Merging with LCSD is the ultimate goal, but the directors of LCSD don’t want to take on the company’s facilities in their current state, Nixon said.
With the guidance of an attorney the company hired, Nixon plans to propose a vote of the shareholders (those owning property in the original subdivision boundaries) seeking new bylaws to change to nonprofit status and include all property owners connected to the system as voting members. The proposed bylaws will be made available to the community, he said.
With nonprofit status, he said, grants can be obtained to upgrade the water system. From there, he said, if members and the LCSD board agree they could merge with LCSD so that sewer grants would be available.
“It’s the only way this community can go,” Nixon said. “We don’t have the money.”
From the LCSD, board president Mel Deardorff said speaking as one board member at this point the Lewiston Park Mutual Water Company systems have far too many problems for LCSD to take it on.
“It’s not out of the question, but there are bridges that need to be crossed before that happens,” he said. Funding to fix the problems including relocation of a new sewer plant away from the river would have to be identified and assured in advance, he said. “You’re talking millions.”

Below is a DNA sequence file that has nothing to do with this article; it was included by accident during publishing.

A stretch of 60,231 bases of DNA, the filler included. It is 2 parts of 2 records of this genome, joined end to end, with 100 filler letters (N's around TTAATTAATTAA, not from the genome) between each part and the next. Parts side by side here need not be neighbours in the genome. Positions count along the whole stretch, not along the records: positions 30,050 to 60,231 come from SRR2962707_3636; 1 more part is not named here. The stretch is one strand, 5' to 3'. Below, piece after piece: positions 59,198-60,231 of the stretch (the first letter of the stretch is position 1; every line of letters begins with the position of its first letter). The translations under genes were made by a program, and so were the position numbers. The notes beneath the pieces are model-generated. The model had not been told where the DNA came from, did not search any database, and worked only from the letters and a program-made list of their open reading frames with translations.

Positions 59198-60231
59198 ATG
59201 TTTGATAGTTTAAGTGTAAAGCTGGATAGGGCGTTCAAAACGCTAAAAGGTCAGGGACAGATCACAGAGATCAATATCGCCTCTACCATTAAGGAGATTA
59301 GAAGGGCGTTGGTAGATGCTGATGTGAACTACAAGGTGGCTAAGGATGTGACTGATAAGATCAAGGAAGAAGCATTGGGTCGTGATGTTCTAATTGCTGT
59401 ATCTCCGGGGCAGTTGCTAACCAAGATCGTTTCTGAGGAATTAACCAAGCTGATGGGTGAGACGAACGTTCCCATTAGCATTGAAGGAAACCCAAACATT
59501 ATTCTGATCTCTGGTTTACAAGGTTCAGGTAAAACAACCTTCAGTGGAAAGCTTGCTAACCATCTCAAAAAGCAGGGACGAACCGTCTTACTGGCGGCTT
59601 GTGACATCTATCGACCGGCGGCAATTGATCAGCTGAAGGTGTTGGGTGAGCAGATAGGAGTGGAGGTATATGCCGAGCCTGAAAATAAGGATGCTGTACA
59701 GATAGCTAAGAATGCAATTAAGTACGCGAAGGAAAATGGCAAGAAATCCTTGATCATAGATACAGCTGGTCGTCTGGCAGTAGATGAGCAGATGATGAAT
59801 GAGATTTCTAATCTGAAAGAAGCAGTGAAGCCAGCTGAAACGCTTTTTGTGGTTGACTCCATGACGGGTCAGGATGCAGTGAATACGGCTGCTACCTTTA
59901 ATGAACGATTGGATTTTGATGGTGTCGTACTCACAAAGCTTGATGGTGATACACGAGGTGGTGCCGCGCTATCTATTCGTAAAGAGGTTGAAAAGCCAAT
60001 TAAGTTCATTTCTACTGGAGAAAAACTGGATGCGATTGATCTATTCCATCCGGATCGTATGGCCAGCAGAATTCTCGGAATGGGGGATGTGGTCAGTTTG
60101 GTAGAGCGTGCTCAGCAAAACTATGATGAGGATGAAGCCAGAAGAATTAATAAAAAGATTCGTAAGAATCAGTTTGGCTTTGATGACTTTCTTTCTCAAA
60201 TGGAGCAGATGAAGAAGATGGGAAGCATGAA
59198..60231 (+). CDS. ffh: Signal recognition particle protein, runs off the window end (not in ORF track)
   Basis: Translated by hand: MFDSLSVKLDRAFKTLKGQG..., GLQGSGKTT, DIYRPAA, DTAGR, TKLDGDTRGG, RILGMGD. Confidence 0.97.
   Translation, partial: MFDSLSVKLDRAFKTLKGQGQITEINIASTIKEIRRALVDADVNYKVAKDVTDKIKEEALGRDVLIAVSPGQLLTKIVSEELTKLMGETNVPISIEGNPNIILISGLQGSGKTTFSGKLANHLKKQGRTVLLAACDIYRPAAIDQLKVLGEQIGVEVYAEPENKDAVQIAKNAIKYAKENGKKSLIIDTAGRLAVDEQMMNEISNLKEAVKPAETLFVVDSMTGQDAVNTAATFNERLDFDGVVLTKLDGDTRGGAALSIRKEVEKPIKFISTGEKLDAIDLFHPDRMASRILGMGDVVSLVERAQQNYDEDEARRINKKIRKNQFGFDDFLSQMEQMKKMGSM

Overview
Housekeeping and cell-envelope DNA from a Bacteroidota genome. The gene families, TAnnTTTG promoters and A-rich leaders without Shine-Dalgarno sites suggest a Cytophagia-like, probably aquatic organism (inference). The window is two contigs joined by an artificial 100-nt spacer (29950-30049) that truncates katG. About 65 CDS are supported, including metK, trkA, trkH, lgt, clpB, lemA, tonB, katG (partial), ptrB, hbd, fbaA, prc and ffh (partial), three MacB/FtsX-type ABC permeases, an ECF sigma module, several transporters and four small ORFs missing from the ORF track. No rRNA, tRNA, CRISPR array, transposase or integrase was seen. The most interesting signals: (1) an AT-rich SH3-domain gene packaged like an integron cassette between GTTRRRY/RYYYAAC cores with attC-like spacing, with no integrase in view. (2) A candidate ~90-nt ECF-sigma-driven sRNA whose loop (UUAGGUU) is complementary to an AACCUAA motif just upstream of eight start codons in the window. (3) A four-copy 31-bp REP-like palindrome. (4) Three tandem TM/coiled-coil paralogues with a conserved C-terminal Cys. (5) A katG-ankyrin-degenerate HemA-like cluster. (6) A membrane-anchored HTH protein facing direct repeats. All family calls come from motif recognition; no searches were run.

The problem does need to be solved, he said.
“I drink the water out of the river and I’m downstream from where their plant is,” Deardorff said, adding that although he treats his drinking water, “I don’t know if I can treat it enough for that.”
Before the LCSD took over the smaller water and sewer systems formerly run by another entity, the Lewiston Valley Water Company, funding to replace that aging water system was assured, Deardorff noted.
The LCSD has submitted a proposal to the state for a planning grant seeking a solution to the wastewater problems covering the area served by the LCSD and the Lewiston Park Mutual Water Company.